So Much Food…

…so little hard-drive space. I’ve got a bunch of posts in limbo right now because our laptop has no free space left. It seems I’ve been taking too many pictures of food and puppies. Relief should be forthcoming in another day or two, though in the form of a brand new laptop for Jeremy, so once we get everything transferred and cleaned up, the floodgates will open, so to speak. Here’s a quick taste: Migas. Pad thai. Gemelli with shrimp and tomato-cream sauce. Chicken stirfry with spicy garlic sauce. “Simple but Perfect” pancakes. Figgy frozen yogurt. Cherry sorbet.

In the meantime, I thought I’d post a quick movie review. For the most part, I’m not really the reviewing type, but I’ve been looking forward to Ratatouille for probably a year, eagerly reading all the glowing reviews. Not only are we huge fans of most of Pixar’s films (Cars being a notable exception—bleh), this is a movie about a foodie rat in Paris. What’s not to like?

Turns out the only thing not to like about this movie was the crowd we saw it with. We went to the newly overhauled theater at Lancaster Mall, in a room complete with digital projector, stadium seating, and reclinable chairs. I liked the chairs until the kid in the seat in front of me kept pushing his backwards and whacking my feet. And asking his parents a constant stream of obvious questions in a loud voice. I put up with it until the end of the short film, Lifted, that preceded the actual movie. (It was about an alien-abduction license test and was cute, but that For the Birds one that preceded Monsters Inc. is still my favorite Pixar short. Sampler of comments by the inquisitive child: “Is this scary?” (Not at all.) “Is he (ie: the alien) a turtle?” (No, he’s an alien.) “Is the house gone?” (Why, yes. Yes, it is.) “Is the movie starting now?” (Yeah, no kidding.)

Since his parents showed no inclination to let their child know that he was being disruptive, I took the opportunity during the credits of the short and the Pixar logo to quietly say in the most friendly way I could that it was time to be quiet and watch the movie now. The kid immediately stopped talking, and did pretty well for most of the movie. His mother, or babysitter or whoever she was, immediately started making excuses and acting confrontational, though, so we couldn’t hear the very start of the film. She finally shut up when Jeremy asked for some quiet. Then we just had to deal with the kids whining a few rows behind us, and the baby crying a few seats over, and the people coming and going continually, presumably to the bathroom. It’s so not worth going to the theater anymore.

Obnoxious movie-goers aside, Ratatouille was fantastic. I’ll skip all the obvious food metaphors about how the movie was a feast for the eyes, and just say the graphics were amazing. They have really mastered hair effects now: wet, dry and steam-cleaned. 🙂 And so much texture and detail! If it weren’t for all the theater-side distractions, I’d have to go again just to really try and SEE more of the film. Everything in the kitchen was just spot-on. I appreciated the fact that they didn’t use much product placement: I did notice the microplane zesters, but those are pretty ubiquitous. They could have gone crazy with the KitchenAids and Cuisinarts and LeCreuset or Staub, and if they were there, I didn’t catch it. Also, although much of the world of the movie was incredibly realistic, I think it was a good choice to make the rats and people stylized enough that there was no need to worry about “dead-eye” syndrome.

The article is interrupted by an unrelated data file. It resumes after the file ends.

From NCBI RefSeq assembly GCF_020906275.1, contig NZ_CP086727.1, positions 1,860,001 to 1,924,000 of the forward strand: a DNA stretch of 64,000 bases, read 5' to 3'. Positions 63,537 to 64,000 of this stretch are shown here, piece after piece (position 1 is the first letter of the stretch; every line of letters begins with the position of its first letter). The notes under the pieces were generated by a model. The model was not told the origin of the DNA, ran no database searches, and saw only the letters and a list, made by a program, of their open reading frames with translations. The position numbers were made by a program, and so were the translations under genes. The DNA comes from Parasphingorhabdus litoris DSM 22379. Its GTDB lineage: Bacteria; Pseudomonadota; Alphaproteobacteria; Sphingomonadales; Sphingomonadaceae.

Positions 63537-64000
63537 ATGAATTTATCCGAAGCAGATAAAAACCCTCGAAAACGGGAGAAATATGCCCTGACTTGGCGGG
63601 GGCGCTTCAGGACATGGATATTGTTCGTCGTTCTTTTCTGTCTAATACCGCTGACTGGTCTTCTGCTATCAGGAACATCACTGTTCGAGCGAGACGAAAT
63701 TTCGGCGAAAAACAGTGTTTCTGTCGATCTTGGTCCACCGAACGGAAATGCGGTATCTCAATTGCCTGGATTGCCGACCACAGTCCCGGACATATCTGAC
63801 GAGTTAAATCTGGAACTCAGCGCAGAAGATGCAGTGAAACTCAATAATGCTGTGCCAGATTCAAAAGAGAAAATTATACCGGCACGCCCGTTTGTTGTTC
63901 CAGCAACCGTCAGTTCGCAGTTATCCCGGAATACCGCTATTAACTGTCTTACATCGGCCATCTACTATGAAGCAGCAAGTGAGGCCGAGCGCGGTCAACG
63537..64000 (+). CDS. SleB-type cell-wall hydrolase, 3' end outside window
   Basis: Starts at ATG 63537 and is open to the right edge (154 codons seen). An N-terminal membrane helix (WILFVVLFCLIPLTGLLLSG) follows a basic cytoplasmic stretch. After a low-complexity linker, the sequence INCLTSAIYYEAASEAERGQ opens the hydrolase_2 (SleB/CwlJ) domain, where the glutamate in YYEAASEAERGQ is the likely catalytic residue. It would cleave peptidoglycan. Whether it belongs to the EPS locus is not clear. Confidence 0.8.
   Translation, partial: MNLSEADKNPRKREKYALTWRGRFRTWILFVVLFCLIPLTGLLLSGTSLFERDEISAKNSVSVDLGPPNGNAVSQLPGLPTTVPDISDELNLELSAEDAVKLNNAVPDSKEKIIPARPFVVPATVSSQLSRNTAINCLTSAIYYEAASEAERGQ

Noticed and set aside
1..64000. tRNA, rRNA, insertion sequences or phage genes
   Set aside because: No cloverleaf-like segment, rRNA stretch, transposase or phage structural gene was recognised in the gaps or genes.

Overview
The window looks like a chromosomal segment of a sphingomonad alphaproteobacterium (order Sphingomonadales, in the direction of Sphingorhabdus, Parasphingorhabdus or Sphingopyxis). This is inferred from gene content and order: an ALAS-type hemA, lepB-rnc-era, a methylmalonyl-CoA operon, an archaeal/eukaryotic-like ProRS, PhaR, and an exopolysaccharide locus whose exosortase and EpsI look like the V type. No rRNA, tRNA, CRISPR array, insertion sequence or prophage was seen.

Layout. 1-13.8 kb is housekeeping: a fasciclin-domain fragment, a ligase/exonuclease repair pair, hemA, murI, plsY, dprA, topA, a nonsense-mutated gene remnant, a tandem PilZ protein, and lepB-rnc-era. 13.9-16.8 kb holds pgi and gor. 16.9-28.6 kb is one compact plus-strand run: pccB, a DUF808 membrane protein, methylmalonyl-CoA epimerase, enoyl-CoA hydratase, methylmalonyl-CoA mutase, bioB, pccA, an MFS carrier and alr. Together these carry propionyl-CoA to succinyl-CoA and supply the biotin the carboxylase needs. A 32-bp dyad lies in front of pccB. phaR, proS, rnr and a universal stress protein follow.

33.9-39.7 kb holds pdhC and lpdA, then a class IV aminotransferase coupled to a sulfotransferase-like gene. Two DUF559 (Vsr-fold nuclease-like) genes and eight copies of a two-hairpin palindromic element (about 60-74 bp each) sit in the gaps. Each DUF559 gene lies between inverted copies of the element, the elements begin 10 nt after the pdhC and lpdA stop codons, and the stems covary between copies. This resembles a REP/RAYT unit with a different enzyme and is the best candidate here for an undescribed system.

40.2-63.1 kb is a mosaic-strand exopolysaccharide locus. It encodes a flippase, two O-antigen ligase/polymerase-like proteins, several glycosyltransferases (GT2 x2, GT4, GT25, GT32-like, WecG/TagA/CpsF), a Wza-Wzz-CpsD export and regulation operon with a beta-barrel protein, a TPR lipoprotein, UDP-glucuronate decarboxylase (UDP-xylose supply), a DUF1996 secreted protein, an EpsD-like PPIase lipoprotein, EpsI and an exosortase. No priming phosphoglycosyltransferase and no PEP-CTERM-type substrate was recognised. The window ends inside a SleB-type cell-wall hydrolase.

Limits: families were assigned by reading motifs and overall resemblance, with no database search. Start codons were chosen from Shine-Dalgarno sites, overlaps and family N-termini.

I have no experience working or being around a professional kitchen, so I can’t speak to that, but I have no doubt that Thomas Keller’s consultation helped make all the technique, plating and advice as realistic as possible. But I really appreciated the trouble they took to represent flavors visually, a la Fantasia. It was a really good introduction to the ideas of flavor pairing and subjective taste experiences, especially for non-foodie types. I could totally relate to Remy’s enthusiasms about food, and his family’s confusion and lack of understanding about his passion.

Beyond the foodie goodness of the movie, it was just a really charming story. No crude jokes about flatulence, just some good-spirited slapsticky “puppeteering” worthy of Blake Edwards. The main characters are all very likeable and relatable. And like The Incredibles before it, Ratatouille has a lot to say about overcoming prejudice, uncompromising morals, and following your heart… not to mention good hygiene and kitchen etiquette. It lived up to my expectations in every possible way, and I set the bar high for this one.

In many ways, though, this is definitely a more adult movie than Pixar’s previous movies, and I don’t know if everyone will appreciate it as much as I do. The level of noise and movement in the theater indicated that Salem’s families, at least, may not entirely be up to this film. But if any movie could share the passion and excitement of the current foodie trend with the general population, it will be Ratatouille. It certainly charmed the socks off of me, and judging by the critical reviews and IMDB rating, I wasn’t the only one.

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